(Curt Hennig d. Nick Bockwinkel, hard currency — pin, 23:34, ***1/2) They actually wanted to overturn the decision like they usually did, and in fact stripped Hennig of the title right in the ring after the match. However, fans turned on that move so decisively and loudly that I think they just decided to give in and let him keep the title instead.
AWA World title v. WCCW World title: Jerry Lawler v. Kerry Von Erich (12/13/88)
This is course the main event of SuperClash III, the most nightmarish political fiasco in wrestling history, and that’s saying something. Kerry, being a total moron, catches his blade on his robe while taking it off and cuts the hell out of his forearm, leaving poor Lawler to improvise right away. Lawler is clearly playing heel in this match, which never made sense to me. Kerry sends him running with a punch. Back in, Von Erich clotheslines him twice as Lee Marshall notes that he has a cut on his right arm. Of course, the cut is clearly on his LEFT arm, but to be fair keeping left and right straight is asking a lot of Lee. He’s probably the only announcer who needs to check his underwear to remember his own name when doing the introductions for the show. Test of strength, which leads to Kerry hitting Lawler with a discus punch for two. Lawler comes back and slugs him to the floor, but Kerry gets a discus punch from the apron. Slingshot splash misses, however, and the King knees him down. Piledriver is no-sold by Kerry, and another discus punch gets two. OK, you can spin around before you punch someone, we get it. He tries the claw, but Lawler fights him off and slugs him down for two. Kerry gets a piledriver for two, as the ref is bumped already. To the floor, where Von Erich punches the post by mistake. Back in, Lawler does his brilliant Phantom Foreign Object routine, which draws crazy heat and merely requires that he pantomime pulling an unseen piece of metal out of his tights, thus giving the same punches extra credibility. Kerry starts bleeding as Lawler drops fists from the middle rope, but Kerry catches him in the claw. Kudos for Von Erich’s epic blade here. The claw sequence goes on way too long,until Lawler reverses him into the post and then slugs him into oblivion before going back to the “foreign object” again while pounding on the cut. The crowd actually cheers him for this. Kerry makes the comeback and gets two off another discus punch, but when he reapplies the claw, the ref stops the match.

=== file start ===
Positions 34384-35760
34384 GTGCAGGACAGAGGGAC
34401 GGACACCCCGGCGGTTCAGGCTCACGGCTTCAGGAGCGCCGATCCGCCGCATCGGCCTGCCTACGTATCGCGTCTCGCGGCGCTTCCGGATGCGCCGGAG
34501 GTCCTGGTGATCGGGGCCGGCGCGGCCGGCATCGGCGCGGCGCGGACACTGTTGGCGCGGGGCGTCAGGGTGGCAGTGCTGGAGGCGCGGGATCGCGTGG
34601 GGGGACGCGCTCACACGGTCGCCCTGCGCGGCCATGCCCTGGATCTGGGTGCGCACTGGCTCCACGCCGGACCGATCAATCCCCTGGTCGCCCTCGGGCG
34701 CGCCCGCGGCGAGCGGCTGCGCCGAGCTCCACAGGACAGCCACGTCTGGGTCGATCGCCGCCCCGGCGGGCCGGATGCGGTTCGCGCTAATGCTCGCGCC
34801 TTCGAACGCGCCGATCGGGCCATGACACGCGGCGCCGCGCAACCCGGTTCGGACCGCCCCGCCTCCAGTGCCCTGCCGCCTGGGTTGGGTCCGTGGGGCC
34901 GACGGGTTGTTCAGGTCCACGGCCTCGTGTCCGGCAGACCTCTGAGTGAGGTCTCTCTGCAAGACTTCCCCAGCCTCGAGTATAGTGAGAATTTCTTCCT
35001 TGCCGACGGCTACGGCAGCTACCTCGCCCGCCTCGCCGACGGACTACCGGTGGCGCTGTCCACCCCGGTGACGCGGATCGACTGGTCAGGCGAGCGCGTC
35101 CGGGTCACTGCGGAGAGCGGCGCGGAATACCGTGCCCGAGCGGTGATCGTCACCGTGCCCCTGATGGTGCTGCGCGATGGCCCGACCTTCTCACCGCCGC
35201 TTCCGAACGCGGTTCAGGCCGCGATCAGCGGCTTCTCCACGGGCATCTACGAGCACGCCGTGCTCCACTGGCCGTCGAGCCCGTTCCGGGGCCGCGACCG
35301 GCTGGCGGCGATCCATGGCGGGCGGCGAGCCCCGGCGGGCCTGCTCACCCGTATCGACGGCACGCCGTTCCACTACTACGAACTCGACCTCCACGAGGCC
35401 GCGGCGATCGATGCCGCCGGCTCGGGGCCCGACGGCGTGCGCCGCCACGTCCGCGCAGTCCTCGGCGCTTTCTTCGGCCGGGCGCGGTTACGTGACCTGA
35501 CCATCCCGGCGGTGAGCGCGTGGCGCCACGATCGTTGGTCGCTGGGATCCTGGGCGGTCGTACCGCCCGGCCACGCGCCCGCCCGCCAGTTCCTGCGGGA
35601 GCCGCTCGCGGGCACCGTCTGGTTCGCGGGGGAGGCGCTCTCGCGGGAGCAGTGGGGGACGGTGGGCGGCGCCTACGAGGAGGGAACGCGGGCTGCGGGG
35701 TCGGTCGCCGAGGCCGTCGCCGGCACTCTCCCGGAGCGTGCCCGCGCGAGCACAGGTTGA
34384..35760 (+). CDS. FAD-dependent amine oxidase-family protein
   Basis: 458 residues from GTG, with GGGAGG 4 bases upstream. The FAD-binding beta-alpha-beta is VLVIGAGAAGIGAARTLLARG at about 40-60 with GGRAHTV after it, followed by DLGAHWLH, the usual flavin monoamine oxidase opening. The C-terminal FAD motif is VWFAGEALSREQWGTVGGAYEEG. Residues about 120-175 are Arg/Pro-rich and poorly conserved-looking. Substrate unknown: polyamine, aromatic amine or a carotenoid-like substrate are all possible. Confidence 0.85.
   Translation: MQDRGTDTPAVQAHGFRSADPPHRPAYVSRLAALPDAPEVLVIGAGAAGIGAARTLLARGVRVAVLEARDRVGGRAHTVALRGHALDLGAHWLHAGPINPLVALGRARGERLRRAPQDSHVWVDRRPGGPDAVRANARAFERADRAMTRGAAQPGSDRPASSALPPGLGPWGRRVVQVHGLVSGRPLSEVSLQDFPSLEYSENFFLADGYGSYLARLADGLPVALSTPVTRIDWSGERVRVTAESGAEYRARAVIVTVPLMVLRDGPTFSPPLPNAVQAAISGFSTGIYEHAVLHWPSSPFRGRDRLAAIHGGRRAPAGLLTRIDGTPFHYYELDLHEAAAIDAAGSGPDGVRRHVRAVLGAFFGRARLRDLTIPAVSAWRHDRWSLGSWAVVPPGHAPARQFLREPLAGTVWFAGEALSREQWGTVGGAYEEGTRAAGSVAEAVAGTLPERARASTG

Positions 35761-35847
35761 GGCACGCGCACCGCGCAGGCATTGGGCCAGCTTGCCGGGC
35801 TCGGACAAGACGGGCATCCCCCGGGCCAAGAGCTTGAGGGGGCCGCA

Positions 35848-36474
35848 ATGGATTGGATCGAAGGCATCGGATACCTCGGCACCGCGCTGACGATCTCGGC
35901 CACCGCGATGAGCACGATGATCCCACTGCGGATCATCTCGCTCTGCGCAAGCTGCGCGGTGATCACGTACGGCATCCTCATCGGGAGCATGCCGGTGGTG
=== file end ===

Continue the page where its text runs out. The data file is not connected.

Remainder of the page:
(Jerry Lawler d. Kerry Von Erich, ref stoppage due to blood, 18:23, ***) They were trying for epic, but epic is “Kerry Von Erich loses too much blood and passes out,” not “Kerry Von Erich loses a lot of blood and the ref stops the match while he’s in control of it.”
Although the DVD is well worth the purchase for the documentary alone, the matches on the second DVD actually drag things down a lot. Featuring heavily clipped matches and endless screwjobs, this is actually a pretty poor cross-section of what the AWA represented. Where’s the matches from SuperClash? Or Stan Hansen winning the AWA title from Rick Martel? Or Freebirds v. Road Warriors? Or even something from the later years to show where they had fallen to?
It’s too bad that the bonus matches couldn’t equal the documentary in terms of quality, because that would have made this a must-own set. As it is, it’s merely very good.